Each Business for Cancún regional meeting is preceded by an e-mail discussion to extend the debate to a wider audience and identify business concerns. For example, before the meeting in Johannesburg, more than 200 business leaders, government officials and trade development representatives from over 40 countries registered to discuss the business advocacy situation in their country.

    Almost all participants pointed out that they were not being well informed about the business stakes in WTO negotiations. What also emerged is that in spite of constraints, in most of the participating countries there are business organizations that regularly follow WTO negotiations. However, business participation is not uniform, as some business groups appear much more concerned and active than others. For instance, specific interest groups like sugar producers seem very active in certain African countries, while 'farmers' as such are not. Many asked ITC to provide additional assistance in developing business advocacy skills.

    Regional meeting produces negotiations checklist

    Participants of the Business for Cancún workshop in Kuala Lumpur created this checklist of issues for business to consider in the lead-up to the Cancún meeting.

    Market access

    • Keep in mind the relationship between WTO provisions and regional trade agreements.

    • Consider whether there should be ceilings on tariff cuts for developing countries.

    • Advocate for an extended 'duty free' window for developing countries in tariff schedules.

    • Get agreement on the size of the 'coefficient' in the 'Swiss' formula.

    • Keep pressure up on reforming non-tariff barriers to trade (sanitary and phytosanitary measures, anti-dumping investigations).

    • Consider budget implications of tariff cuts: look at alternative revenue sources.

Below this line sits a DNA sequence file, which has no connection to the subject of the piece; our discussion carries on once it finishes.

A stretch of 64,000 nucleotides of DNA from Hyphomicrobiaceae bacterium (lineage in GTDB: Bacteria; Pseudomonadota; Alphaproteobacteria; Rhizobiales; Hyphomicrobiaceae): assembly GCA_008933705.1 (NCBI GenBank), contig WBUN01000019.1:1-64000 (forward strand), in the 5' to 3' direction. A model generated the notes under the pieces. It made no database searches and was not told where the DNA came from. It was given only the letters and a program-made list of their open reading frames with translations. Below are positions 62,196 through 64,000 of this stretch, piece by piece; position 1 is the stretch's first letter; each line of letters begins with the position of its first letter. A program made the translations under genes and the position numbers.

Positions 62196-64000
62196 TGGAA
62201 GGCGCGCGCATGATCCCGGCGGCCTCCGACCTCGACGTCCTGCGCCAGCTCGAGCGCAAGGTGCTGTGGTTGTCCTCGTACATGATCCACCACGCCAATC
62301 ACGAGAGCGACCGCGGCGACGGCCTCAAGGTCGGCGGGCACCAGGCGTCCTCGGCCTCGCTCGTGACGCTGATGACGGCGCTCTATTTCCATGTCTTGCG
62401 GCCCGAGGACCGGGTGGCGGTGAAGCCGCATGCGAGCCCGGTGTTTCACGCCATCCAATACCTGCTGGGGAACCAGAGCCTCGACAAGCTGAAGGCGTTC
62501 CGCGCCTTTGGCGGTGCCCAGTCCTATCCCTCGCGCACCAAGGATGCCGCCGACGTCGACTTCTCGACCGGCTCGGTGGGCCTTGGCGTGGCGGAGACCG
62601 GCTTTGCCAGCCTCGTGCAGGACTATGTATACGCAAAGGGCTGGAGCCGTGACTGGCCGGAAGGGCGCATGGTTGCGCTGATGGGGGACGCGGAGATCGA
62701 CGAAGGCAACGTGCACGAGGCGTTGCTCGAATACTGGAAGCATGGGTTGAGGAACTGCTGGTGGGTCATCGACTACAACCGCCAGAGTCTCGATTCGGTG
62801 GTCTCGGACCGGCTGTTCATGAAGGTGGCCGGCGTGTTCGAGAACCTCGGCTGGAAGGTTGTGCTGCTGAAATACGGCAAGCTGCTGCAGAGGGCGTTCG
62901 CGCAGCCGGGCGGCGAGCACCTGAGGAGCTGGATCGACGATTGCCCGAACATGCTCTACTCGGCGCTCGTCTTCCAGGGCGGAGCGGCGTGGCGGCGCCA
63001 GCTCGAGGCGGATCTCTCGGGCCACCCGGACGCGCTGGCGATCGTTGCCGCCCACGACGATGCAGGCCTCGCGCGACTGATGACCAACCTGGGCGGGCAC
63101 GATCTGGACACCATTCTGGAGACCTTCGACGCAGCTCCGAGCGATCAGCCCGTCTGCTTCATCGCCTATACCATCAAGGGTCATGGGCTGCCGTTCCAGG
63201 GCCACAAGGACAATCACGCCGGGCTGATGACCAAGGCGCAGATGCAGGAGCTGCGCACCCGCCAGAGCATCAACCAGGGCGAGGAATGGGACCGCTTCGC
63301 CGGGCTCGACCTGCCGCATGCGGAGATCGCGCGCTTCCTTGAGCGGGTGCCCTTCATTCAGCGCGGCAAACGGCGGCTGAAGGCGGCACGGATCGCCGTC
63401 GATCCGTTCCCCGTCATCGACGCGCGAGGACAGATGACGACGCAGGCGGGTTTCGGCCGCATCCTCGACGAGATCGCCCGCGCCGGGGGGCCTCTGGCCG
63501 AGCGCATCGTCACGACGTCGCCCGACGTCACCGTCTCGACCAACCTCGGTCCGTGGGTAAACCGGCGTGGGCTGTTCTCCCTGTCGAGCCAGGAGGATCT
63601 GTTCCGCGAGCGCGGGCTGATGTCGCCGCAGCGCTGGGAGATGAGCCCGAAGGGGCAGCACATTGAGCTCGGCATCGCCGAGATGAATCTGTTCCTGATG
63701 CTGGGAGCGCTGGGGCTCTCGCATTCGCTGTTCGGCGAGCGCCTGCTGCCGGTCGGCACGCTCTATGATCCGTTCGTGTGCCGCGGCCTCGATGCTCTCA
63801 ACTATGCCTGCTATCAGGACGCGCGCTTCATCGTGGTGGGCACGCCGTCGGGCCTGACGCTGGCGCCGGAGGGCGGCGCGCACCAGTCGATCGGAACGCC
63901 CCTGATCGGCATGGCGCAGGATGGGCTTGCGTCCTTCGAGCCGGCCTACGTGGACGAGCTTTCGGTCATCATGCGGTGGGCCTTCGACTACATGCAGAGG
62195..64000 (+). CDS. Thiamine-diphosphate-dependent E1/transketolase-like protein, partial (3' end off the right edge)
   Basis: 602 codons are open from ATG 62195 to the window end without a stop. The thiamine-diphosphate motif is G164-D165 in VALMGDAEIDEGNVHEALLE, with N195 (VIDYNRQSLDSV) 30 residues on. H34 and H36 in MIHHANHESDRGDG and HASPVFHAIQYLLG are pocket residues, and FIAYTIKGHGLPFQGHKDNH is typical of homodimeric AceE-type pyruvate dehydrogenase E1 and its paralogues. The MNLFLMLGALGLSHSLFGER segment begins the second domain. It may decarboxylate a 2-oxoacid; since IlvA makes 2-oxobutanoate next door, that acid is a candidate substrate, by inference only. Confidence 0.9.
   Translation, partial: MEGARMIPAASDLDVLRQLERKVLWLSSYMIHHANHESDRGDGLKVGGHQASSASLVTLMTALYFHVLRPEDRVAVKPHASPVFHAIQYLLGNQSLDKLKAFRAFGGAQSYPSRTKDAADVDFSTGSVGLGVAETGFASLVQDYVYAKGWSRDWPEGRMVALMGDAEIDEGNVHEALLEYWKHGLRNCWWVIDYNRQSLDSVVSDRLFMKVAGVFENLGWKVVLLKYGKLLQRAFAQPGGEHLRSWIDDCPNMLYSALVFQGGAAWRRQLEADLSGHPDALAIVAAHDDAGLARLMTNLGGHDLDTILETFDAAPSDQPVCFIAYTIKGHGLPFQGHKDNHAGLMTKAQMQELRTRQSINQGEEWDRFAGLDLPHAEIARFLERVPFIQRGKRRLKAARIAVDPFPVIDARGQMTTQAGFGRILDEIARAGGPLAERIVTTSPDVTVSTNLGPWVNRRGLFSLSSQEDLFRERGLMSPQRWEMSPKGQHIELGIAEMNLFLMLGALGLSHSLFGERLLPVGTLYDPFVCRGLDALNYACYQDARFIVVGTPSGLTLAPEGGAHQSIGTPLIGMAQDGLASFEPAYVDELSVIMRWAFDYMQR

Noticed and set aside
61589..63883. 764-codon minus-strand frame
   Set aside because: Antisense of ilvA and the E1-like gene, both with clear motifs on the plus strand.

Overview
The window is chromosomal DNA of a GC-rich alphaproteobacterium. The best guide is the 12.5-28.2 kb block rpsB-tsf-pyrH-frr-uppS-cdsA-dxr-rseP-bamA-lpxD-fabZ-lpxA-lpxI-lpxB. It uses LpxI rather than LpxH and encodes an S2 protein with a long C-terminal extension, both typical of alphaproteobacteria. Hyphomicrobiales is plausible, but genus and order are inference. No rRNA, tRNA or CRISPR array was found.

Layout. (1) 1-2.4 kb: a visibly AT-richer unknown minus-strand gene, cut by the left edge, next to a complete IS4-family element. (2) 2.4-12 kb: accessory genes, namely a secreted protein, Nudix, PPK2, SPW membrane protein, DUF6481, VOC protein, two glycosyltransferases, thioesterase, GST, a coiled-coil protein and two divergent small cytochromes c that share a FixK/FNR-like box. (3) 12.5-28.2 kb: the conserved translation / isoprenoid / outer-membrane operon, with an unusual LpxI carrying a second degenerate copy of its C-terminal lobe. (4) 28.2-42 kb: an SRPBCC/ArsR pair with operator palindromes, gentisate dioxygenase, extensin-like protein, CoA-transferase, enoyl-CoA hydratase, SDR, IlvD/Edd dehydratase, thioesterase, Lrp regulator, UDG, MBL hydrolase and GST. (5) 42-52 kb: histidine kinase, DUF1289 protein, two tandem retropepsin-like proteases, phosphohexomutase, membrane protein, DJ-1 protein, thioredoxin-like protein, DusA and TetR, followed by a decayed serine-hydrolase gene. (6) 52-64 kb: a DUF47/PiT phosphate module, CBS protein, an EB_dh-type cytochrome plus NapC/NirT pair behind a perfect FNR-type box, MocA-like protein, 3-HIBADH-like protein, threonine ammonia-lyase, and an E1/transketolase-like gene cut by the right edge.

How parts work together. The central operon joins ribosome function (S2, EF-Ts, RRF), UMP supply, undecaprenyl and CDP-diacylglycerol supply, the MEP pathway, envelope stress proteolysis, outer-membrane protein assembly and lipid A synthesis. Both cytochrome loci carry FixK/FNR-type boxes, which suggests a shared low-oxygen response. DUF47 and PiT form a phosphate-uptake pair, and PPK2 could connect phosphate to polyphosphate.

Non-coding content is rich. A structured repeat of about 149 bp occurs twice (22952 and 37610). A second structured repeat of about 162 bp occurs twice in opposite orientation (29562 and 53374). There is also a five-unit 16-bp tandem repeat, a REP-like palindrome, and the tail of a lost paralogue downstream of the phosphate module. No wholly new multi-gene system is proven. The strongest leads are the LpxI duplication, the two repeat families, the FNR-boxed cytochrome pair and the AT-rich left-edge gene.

• Make sure special provisions for least developed countries (e.g. the African Growth and Opportunity Act (AGOA), the European Union's EBA (Everything-But-Arms) initiative) are integrated in the Doha outcome.


    • Follow negotiations on anti-dumping and trade remedies closely.

    • Keep in mind the need for deep cuts to 'tariffied' textiles/garment quotas.

    • Watch rules of origin in regional agreements.

    • Resist possible 'labour' or 'environmental' barriers.

    • Work for rules limiting subsidies on fibre production.

    For more information

    The World Tr@de Net has developed some 25 ITC books, studies and reports - many of which are online - to support the Business for Cancún initiative. To see the full list, go to the World Tr@de Net site

    Below is a selection.

    Trade Forum magazine

    • Doha: How Business Can Benefit (issue 3/2002)

    Business Guides

    • Business Guide to the World Trading System

    • Business Guide to the General Agreement on Trade in Services (GATS)

    • Technical papers on trade remedies - in Canada, the European Community and the United States

    Progress reports on the status of WTO negotiations

    Business advocacy case studies

    Training materials on key WTO Agreements

    • Technical barriers to trade and sanitary and phytosanitary measures

    • Textiles and clothing

    • Agriculture

    E-discussion summaries

    • Business advocacy for WTO negotiations

    • Market access challenges after Doha

    For more information about Business for Cancún, contact Peter Naray, ITC Senior Adviser on the Multilateral Trading System at naray@intracen.org or visit the World Tr@de Net web site (http://www.intracen.org/worldtradenet).